ROBERT SIEGEL, HOST:
Beginning today and continuing through the weekend, more than 6,000 federal inmates are going home sooner than they'd expected. They're mostly nonviolent drug offenders who became eligible to have their sentences reduced after policy changes made last year by the U.S. Sentencing Commission. A third of these inmates, almost 1,800, aren't going back to a U.S. neighborhood. They'll be transferred to ICE, the U.S. Immigration and Customs Enforcement Agency, because they are foreign citizens and they'll probably be deported. Maureen Franco is a public defender in the Western District of Texas. Her office has been given responsibility for these released prisoners, and she joins us from El Paso.
Welcome to the program.
MAUREEN FRANCO: Thank you, Robert, happy to be here.
SIEGEL: First, why would a nonviolent drug felon not have been deported in the first place? Why did they serve sentences in U.S. prisons?
FRANCO: Well, because they have to pay for the crime that they committed - for bringing in drugs or being found in the country with drugs.
SIEGEL: And where are they going between their release and what we assume now would be their deportation?
FRANCO: It will depend. Anyone who was caught at a port of entry that only had an entry document, like a local border crossing card, anyone who was a non-immigrant, those individuals will probably be put into an immigration camp and then probably deported within a day or two once they're released from the Bureau of Prisons. And, literally, they'll be sending buses to all along the border to deport people back into Mexico.
SIEGEL: Where they'll get out of a bus and say, here I am, or - no official police presence by the Mexicans?
FRANCO: Usually not.
SIEGEL: Usually not. But perhaps family might...
FRANCO: Family, if they're able to get that information to them, yes. I know that it's hard for the Mexican government 'cause they would like to assist with individuals being released so that they could get home, that they could get food, that they could get clothing, transportation. But the sheer numbers, as you mentioned, 1,800 people, that's going to put a big burden on them to do that.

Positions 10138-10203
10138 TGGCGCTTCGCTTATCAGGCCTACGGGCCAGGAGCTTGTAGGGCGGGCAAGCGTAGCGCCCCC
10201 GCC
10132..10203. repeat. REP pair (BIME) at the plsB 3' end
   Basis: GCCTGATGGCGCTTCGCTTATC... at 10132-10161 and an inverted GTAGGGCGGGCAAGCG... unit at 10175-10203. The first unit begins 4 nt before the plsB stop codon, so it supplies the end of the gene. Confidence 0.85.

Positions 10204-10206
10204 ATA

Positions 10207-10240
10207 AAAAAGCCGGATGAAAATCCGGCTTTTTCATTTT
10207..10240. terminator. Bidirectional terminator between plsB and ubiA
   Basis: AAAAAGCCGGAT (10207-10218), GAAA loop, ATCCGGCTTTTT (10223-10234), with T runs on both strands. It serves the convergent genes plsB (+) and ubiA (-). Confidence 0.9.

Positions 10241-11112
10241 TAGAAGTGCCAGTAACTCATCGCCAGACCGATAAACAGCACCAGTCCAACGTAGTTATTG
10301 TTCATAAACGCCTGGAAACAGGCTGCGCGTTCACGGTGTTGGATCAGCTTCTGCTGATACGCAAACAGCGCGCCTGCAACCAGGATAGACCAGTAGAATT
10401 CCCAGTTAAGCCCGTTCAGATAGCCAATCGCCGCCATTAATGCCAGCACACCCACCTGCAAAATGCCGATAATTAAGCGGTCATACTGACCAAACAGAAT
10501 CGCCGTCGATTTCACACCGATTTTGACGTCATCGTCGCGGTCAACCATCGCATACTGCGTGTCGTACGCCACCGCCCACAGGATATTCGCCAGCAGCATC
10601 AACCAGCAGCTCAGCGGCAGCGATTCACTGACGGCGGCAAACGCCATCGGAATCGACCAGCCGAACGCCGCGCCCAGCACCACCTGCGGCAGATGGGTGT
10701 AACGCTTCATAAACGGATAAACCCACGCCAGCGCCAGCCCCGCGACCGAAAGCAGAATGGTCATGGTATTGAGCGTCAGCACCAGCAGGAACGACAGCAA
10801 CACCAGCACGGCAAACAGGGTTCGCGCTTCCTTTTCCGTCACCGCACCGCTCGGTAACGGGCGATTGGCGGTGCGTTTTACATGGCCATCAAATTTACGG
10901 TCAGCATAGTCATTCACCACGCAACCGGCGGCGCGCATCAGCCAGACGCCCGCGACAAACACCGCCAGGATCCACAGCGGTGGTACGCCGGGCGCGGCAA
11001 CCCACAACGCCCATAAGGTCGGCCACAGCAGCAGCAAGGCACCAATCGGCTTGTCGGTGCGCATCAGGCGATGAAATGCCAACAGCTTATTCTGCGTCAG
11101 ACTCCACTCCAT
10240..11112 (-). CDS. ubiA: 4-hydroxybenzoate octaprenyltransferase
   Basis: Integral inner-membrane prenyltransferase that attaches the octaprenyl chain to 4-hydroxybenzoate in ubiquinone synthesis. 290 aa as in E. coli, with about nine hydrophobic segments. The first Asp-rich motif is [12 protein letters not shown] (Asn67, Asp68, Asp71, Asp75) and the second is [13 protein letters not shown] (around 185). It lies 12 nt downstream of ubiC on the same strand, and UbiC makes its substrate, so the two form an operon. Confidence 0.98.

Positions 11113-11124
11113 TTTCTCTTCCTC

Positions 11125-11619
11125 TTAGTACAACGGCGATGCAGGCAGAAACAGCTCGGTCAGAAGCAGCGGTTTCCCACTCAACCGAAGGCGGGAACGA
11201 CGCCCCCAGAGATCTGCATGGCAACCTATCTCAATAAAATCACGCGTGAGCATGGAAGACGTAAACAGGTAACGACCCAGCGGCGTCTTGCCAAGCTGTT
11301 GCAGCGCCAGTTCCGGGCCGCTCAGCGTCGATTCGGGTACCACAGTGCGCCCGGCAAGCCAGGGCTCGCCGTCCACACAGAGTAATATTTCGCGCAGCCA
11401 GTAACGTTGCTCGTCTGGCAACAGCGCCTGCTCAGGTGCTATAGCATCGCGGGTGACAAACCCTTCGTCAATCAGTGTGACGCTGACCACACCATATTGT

SIEGEL: Were these typically people who just crossed over into the U.S. rather briefly and sold drugs, or were they people living illegally in the United States and possibly with families on the U.S. side?
FRANCO: I would say that the vast majority that we saw were recruited to cross drugs from Mexico into the United States, that did not have prior records and that they were basically intercepted at the port of entry or they're caught at the port of entry trying to bring the drugs into the United States.
SIEGEL: And do they have any grounds to protest and say, I want to remain in the United States?
FRANCO: No because that's considered an aggravated felony so that is a deportable offense and it can be a lifetime ban from coming back lawfully to the United States.
SIEGEL: I think a lot people listening just assume that of those who would be deported to Mexico, a large number will turn around and come back into the U.S.
FRANCO: You know, I think yes and no about that. I think having served a prison sentence and being incarcerated with individuals who are serving a prison sentence for being found in the United States or attempting to re-enter the United States - and those sentences can be quite harsh - that I think that that could be a good deterrent for someone being released under this prospect, especially because - I mentioned before - this is considered an aggravated felony under immigration law. And so if they were to attempt to come back into the United States or they were found here, they are looking at a substantial sentence for simply, basically, a trespass offense.
SIEGEL: So which days do we think these buses are going to stream across with 1,800 people heading for the border?
FRANCO: (Laughter). I think...
SIEGEL: Tuesday or Wednesday?
FRANCO: I think so. I mean, I think that it's going to be quickly. I think they'll get into ICE custody on Monday - could be over the weekend - and then I think that it's going to be lining them up - the buses - and then shipping them back over to Mexico.
SIEGEL: Wow. Maureen Franco, federal public defender in El Paso, thanks for talking with us.
FRANCO: Thank you.
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